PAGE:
Thursday, April 11, 2013

News Censored Here!

DA Opens Case on Violation of First Amendment
Management Accused of Dumping Newspapers because They don’t Like Being Criticized
By Michael Horowitz

BRONX, NEW YORK, April 11- District Attorney Robert Johnson, after being called by Co-op City News, has opened up an investigation into allegations that management officials have, over the last two weeks, directed Co-op City's porters to throw away copies of the community's independent weekly newspaper because they do not like the publication's stories and commentaries.
Christopher Hagedorn, publisher of City News, (the print edition of Co-op City News) said he called Johnson's office to report a seeming violation of state law, punishable by fines of up to $1,000, after a second informed source told the independent newspaper, this week, that management officials had conspired to throw away copies of the newspaper.
Hagedorn, stressed, this week, “The survival of our newspaper is at stake. We are convinced that the people at Riverbay have broken a state law that aims to safeguard our right to publish --- a right that is guaranteed in the First Amendment of the U. S. Constitution. We won't be cowed into submission by a management that has no regard for Co-op City or its shareholders.”
The case against the Riverbay Corporation and Luis Salazar, Co-op City's director of janitorial services has been assigned to Bronx Assistant District Attorney Robert Carney.
Two informed sources, who wished to remain unidentified, have told the News, over the last two weeks, that Salazar gave the order for Co-op City's porter to throw away copies of the independent weekly because he did not like the newspaper's contents.
Salazar, contacted over the phone last week, denied the charge that he had ordered porters to discard copies of City News even though two Co-op City employees, one of whom works as a porter in Section 5, pointed to the director of janitorial services as the man who directed that the newspapers be thrown away.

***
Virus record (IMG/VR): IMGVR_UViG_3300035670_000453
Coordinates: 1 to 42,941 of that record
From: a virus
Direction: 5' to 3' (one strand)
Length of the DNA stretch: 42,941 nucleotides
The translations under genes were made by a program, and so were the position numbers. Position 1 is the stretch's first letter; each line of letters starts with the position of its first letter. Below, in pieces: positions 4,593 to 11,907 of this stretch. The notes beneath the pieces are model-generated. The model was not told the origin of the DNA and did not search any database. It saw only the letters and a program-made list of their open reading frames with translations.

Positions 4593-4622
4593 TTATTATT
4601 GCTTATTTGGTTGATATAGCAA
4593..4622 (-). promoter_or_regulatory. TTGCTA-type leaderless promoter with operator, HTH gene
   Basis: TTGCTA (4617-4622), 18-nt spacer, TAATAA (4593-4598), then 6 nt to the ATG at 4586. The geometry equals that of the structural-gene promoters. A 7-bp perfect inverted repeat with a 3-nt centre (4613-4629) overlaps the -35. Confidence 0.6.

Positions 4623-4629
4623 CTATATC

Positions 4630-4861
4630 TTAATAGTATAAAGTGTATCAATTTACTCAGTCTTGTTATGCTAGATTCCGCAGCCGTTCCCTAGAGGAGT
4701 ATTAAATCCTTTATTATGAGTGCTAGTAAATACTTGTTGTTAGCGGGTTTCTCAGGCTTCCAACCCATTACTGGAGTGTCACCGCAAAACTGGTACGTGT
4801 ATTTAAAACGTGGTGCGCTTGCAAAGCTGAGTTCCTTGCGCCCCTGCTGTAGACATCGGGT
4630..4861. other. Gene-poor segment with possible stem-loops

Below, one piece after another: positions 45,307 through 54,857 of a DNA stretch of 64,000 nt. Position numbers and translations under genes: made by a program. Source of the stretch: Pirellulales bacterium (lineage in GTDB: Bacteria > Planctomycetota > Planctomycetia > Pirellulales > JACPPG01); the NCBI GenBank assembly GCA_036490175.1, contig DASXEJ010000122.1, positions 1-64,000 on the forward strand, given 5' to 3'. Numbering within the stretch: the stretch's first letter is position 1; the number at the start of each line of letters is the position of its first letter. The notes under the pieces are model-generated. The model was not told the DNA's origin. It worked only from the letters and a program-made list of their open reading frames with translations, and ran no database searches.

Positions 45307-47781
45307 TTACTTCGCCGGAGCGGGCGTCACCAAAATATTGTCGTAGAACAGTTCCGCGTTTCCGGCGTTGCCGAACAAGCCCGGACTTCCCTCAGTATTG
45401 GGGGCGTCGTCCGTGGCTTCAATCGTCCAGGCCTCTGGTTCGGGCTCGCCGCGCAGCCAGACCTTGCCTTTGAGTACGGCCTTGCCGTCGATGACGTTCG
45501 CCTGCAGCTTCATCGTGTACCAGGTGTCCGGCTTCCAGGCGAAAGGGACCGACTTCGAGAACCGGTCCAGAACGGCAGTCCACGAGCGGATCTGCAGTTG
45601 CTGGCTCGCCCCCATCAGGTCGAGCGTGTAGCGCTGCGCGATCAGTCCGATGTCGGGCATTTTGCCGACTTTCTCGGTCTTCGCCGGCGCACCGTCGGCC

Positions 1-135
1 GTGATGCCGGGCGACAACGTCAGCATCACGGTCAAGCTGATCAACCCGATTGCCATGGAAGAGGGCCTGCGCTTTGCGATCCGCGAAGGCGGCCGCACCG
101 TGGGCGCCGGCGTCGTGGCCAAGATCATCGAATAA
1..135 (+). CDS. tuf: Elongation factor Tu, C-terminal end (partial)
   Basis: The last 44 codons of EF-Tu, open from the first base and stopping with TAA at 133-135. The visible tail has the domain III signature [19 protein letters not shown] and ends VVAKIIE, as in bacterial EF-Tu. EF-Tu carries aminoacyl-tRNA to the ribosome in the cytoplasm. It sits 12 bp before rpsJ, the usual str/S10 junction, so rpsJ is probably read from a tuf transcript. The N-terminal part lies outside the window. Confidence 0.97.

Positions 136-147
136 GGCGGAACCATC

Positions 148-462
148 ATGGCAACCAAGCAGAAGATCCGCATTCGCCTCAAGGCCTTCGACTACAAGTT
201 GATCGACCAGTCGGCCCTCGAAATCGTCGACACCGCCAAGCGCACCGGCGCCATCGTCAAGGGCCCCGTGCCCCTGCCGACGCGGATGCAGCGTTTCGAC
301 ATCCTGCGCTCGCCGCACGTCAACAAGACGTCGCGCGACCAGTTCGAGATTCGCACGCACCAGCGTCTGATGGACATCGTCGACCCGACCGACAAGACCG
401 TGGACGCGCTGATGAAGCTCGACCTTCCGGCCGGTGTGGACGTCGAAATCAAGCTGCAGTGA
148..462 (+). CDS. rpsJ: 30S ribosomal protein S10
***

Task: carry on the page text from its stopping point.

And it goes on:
The Section 5 porter said, last week, that he and a number of other porters refused to discard copies of City News because they considered Salazar's order to do so to be “illegal.”
A second Co-op City employee, who refused to disclose the department in which he worked, said, this week, that he knew that the order had been given for porters to throw away copies of this week's City News.
Contacted late last week, Riverbay board member Al Shapiro, saying that he strongly opposed many of the positions that City News has taken in recent issues, stressed that he, nevertheless, opposed efforts to censor the independent weekly newspaper.
“I will make some calls to try to get to the bottom of this,” Shapiro stressed, in a telephone interview last Friday.
Interestingly, newspapers that were thrown away in a number of buildings last Friday reappeared in the vicinity of elevators in a number of buildings the next day, last Saturday, a number of shareholders told City News this week.
“This whole situation is clearly suspicious,” said Hagedorn, in comments this week. “The long and the short of it is, from our perspective, is that management officials don't like what we've been saying about their incompetence and their clear waste of Co-op City's corporate assets. We plan to do what we have to do to assure our unfettered right to publish our newspaper in Co-op City and disseminate copies of it throughout the community.”
Hagedorn emphasized, “The First Amendment of the U.S. Constitution is a key cornerstone of our nation's democracy. We are committed to the notion that Co-op City needs the no-holds-barred presentation of the news that shareholders, in phone calls to us this week, have told us that they like most about our newspaper. The long and the short of it is that everyone, especially the power that be at the Riverbay Corporation, needs to be scrutinized in an open marketplace of ideas.”

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